Also, seconding the swimming as I've recently been doing that solo. 30 minutes a day. I found that for the first 2-3 weeks I would continue to process as I gradually began to work more and in sync with water. (Maximum movement with minimum efforting, breath rhythms, etc) it was just yesterday that I noticed this. Something nice about having the cocoon of water surrounding you.
posted by goalyeehah at 10:59 AM on August 31, 2011

If you're not into yoga or swimming, I've found that using an exercise ball at home has helped me a lot with balance and feeling better in my body. I replaced my computer chair with one and use it to stretch and become more flexible.
posted by patheral at 10:59 AM on August 31, 2011

Start dancing by yourself more often. Turn on your favorite tunes and bop around a little. Work up to dancing in a crowd without alcohol. There's a magic moment that comes when you realize that it doesn't matter how well you can dance, as long as you commit. I think this is true for a lot of physical activities - including those you mentioned.
posted by jrichards at 11:01 AM on August 31, 2011 [2 favorites]

Best answer: Coming back to add some science since you don't like the woo woo. What I would concentrate on is ProprioceptionThis is like a nifty sense that is super important and we just don't think about much. Its our ability to know where our body is in space and time.

There are lots of good ideas out there to help improve it. They seem to be very effective in avoiding injury, being more stable, etc.

To get a good idea of how proprioception works, there are lots of tricks.

When I worked at a science museum, The ruler trick was by far my favorite demonstration of proprioception. (pg 23)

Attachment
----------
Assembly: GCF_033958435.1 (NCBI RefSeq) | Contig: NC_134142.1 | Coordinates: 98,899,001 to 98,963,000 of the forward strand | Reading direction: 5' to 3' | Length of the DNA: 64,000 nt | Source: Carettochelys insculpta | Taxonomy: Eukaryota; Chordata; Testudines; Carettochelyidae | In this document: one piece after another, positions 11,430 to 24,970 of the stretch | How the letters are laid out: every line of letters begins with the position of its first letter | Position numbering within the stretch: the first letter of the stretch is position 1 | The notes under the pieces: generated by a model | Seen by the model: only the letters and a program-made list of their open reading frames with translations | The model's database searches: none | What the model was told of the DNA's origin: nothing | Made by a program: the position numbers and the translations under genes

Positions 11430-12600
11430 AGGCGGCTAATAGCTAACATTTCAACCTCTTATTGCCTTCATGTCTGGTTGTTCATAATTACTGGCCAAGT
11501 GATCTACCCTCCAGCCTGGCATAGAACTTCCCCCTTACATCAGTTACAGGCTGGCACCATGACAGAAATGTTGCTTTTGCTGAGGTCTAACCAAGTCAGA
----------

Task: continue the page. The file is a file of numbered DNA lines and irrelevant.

posted by stormygrey at 11:01 AM on August 31, 2011 [10 favorites]

I can relate. Be sure to focus on things that encourage you to get out of your head in addition to getting into your body. A lot of sports do both, especially extreme ones...when you're out surfing, you really can't obsess about x, y and z back on land. But there are lots of things you can do that focus on one half of the equation – either getting out of your head (without necessarily engaging the body in some way) or getting into your body (without regard to whatever your head is doing. Ultimately you want to be able to do both (getting out of head and into body), but that's advanced at this point, right? Work your way there.

Some things that target one, the other, or both:
  • Massages
  • Going for long walks, especially hiking. Allow your mind to wander along with your feet. Don't worry about not thinking. Think away. But be aware of the shifting focus between your thoughts and your feet moving you along. Play with it.
  • Mindless mental exercises to burn off the thinking energy: puzzles, challenges, math problems, etc.
  • Yoga, meditation, and all that stuff recommended upthread.
  • Coming up with new challenges, tailored to you! (A cop out, I know...I've run out of ideas of my own here.)

  • posted by iamkimiam at 11:04 AM on August 31, 2011 [1 favorite]

    I've told this story before, but I'm going to drag it out again. ;) When I was a child, a doctor told my mother that I saw myself as a head with a body dangling underneath. So I know what you're talking about. She put me in ballet classes and that helped me a lot, in a similar way that yoga helps: you really have to focus on correct form, so you become more conscious of your body placement, plus you increase your balance and flexibility. I would suggest any sport that has a similar focus on proper body placement.

    Oh, and another thing: dance and yoga taught me that I could do physical things, do them well, and that my body could be a source of pleasure, not just this thing that led to public humiliation when I failed (again) at organized sports in school. That was huge for me.
    posted by WorkingMyWayHome at 11:30 AM on August 31, 2011